Until June 2010, the use of peer-to-peer software on the University network was absolutely forbidden without specific authorisation. The rules have now been relaxed however, as a result of increasing usage of peer-to-peer for purposes that may be regarded as more "legitimate" (for instance Skype and Spotify), and the fact that it is increasingly difficult for users to determine whether or not a particular application uses peer-to-peer technology.
Since 18 June 2010, the use of peer-to-peer technology on the University network is covered by section 13(5) of the University IT regulations. This states: Use of file-sharing technology and participation in distributed file-sharing networks may be subject to additional regulation and restriction in order to prevent excessive use of university network resources, or the use of those resources for purposes unconnected with the University. If a user has any reason to suppose that an application employs peer-to-peer (p2p) or other file-sharing technology, they should seek the advice of the IT officer responsible for the college or departmental network on which they propose to use the software.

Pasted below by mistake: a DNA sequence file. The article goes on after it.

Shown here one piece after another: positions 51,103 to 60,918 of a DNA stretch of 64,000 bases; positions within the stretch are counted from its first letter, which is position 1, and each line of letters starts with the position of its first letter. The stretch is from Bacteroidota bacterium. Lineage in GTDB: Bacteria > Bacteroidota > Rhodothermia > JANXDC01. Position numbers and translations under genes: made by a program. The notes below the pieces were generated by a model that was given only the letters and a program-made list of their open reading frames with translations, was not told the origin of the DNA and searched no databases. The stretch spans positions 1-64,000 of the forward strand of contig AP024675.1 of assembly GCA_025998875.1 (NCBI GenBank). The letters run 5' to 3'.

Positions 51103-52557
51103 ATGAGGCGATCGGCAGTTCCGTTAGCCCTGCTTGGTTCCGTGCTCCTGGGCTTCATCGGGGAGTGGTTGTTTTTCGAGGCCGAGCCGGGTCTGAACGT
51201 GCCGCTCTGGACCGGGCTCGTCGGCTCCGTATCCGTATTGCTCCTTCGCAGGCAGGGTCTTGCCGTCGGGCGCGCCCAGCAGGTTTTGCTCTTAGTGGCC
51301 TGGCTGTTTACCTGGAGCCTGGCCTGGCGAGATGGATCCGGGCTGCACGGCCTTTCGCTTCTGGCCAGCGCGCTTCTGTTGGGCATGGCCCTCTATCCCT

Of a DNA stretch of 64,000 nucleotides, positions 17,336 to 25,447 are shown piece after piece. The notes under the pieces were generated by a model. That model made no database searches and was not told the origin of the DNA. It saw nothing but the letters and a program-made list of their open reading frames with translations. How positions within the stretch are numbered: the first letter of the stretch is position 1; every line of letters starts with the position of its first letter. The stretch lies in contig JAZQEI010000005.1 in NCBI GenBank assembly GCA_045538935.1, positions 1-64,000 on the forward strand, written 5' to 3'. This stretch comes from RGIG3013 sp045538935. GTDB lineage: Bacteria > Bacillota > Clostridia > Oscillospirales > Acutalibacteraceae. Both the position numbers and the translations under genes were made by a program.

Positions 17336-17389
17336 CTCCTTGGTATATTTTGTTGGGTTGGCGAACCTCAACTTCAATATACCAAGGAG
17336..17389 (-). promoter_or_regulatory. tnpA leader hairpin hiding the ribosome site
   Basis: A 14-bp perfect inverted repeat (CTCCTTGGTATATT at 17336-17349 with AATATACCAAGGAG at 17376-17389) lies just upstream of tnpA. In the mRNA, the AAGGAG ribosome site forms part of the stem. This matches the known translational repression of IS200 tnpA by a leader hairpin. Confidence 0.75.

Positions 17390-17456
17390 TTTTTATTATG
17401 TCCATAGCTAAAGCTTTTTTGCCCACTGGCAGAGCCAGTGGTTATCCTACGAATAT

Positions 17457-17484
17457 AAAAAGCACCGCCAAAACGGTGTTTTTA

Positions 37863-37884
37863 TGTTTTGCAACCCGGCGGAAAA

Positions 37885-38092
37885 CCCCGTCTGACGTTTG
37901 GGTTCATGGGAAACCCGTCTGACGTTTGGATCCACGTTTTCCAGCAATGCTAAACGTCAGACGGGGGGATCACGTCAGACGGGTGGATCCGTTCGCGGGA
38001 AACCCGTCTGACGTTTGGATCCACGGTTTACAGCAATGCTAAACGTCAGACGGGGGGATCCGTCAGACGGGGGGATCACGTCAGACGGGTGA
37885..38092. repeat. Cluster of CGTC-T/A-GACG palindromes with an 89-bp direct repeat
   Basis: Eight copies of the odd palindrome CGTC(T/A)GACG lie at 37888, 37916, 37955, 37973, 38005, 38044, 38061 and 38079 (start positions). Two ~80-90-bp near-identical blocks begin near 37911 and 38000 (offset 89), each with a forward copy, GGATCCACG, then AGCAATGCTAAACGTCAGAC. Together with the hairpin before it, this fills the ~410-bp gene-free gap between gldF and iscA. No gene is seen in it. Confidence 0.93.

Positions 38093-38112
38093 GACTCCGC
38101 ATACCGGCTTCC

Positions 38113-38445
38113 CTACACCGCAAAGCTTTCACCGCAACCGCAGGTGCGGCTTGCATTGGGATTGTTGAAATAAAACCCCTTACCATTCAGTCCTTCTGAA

Which, if any, P2P applications are permitted therefore comes down to local policy. Some colleges and departments may operate a relatively lax policy, others may be extremely restrictive. Different policies may apply to wired and wireless networks owing to the differing bandwidth available. Local policy may forbid certain software or network usage irrespective of whether it uses peer-to-peer technology; this document cannot describe policies within individual units. It is each user's responsibility to ensure that they comply with any local regulations as well as University-wide rules; in the event of any queries they should ask their local IT staff.
University policy has relaxed significantly with respect to peer-to-peer software, The use of peer-to-peer technology these days has moved on from the early days, in which it was mostly used for the transfer of large files, often against the copyright holder's wishes. Many products these days may incorporate some element of peer-to-peer communications (for instance, for delivery of software updates, or instant messaging), and such usage may not be a major part of their function. Disciplinary authorities are encouraged to bear in mind that in some cases a user could not reasonably have been expected to know that a particular application might make use of P2P technology.